42 Years Later, Officers Charged for Murder of Defiant Chilean Folk Singer

Victor Jara's message of freedom and justice has been carried on by artists around the world, from Pablo Neruda to Pete Seeger. (Photo: Patricio Guzman/AP )

42 Years Later, Officers Charged for Murder of Defiant Chilean Folk Singer

Ten former military officers indicted for torturing and killing musician, playwright, and social activist Victor Jara

More than four decades after the Chilean military tortured and killed beloved folk singer, playwright, and social activist Victor Jara during the coup of General Augusto Pinochet, former officers allegedly involved in the murder are finally facing charges.

Judge Miguel Vazquez Plaza on Wednesday announced homicide and kidnapping charges against 10 former military officers, including former lieutenant Pedro Barrientos Nunez, a resident of Florida who is seeking to avoid extradition to Chile. Four of the people indicted have already turned themselves in, and arrests are expected to follow.

Charges were also levied Wednesday for the slaying of Littre Quiroga Carvajal, former military police chief.

Jara's widow, Joan Turner Jara, told reporters that the development offers a "message of hope," but she went further, saying "we're pushing forward in demanding justice for Victor with the hope that justice will follow for everyone."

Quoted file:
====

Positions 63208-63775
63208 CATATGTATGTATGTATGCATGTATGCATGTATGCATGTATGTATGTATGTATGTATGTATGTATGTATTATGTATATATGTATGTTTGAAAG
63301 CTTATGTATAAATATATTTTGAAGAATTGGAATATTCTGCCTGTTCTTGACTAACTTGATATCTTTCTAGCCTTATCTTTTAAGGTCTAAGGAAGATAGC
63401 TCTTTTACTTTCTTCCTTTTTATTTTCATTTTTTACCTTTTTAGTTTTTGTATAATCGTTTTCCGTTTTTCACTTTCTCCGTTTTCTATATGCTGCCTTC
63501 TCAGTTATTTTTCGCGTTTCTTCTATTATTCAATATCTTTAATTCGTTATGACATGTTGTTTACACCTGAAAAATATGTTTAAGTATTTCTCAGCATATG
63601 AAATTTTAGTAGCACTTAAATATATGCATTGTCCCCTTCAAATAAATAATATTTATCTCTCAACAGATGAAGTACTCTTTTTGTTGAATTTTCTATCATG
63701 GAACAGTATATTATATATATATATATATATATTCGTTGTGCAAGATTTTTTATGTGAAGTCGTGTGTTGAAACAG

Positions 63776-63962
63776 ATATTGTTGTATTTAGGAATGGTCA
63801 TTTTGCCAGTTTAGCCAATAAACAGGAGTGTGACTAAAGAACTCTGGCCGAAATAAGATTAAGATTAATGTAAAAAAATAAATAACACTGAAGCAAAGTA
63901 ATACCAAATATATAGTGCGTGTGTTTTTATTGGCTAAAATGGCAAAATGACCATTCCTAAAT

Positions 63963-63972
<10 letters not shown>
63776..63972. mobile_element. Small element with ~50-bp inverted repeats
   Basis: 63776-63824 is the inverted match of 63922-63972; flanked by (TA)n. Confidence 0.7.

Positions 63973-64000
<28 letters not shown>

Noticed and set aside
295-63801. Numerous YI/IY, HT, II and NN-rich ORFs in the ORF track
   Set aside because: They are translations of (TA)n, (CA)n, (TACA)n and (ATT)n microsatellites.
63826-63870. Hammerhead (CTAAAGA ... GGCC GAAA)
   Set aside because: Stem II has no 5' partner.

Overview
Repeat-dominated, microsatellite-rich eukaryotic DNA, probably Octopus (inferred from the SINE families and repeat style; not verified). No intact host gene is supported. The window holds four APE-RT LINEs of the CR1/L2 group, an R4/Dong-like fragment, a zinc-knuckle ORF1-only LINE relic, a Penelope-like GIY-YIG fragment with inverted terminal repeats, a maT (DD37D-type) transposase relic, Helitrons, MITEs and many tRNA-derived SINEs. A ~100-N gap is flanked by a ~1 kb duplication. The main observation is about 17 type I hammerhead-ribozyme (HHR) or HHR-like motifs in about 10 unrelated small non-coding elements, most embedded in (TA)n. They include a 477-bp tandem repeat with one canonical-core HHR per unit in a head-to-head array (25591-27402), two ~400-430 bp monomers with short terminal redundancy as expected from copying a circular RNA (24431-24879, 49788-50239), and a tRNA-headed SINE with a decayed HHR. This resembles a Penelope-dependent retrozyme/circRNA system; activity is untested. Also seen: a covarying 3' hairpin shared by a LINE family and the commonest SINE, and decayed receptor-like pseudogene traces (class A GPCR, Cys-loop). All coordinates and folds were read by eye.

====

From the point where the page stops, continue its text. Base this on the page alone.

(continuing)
Over 40,000 people were tortured, murdered, or held as political prisoners during Pinochet's dictatorship, which lasted for decades and was backed by the United States.

Jara was one of the more famous victims. Born in Lonquen near Santiago to a family of poor peasants, he was a member of the Communist Party, supporter of elected socialist president Salvador Allende, and a prominent artist and political organizer. His evocative songs and plays about freedom and justice were part of a popular left cultural front that made him a threat in the eyes of the military dictatorship.

Jara was kidnapped during Pinochet's coup and subsequently tortured at an indoor stadium in Santiago, Estadio Chile, that was converted into a prison. After breaking the bones in his hands and wrists, Jara's perpetrators reportedly sought to degrade the musician by ordering him to play them a song. He responded by singing the defiant political ballad "We Will Win."

Jara was executed on September 16, 1973 and his body dumped into a street near Santiago's Metropolitan Cemetery. However, his songs and message lived on, memorialized by artists and musicians across Latin America and the world. He was also remembered by his wife, with whom he raised two children, in her book Victor: An Unfinished Song.

In "Manifesto," the last song he wrote before he was murdered, Jara declared:

I don't sing for love of singing
or to show off my voice
but for the statements
made by my honest guitar
for its heart is of the earth
and like the dove it goes flying....

Yes, my guitar is a worker
shining and smelling of spring
my guitar is not for killers
greedy for money and power
but for the people who labor
so that the future may flower.
For a song takes on a meaning
when its own heart beat is strong
sung by a man who will die singing
truthfully singing his song.

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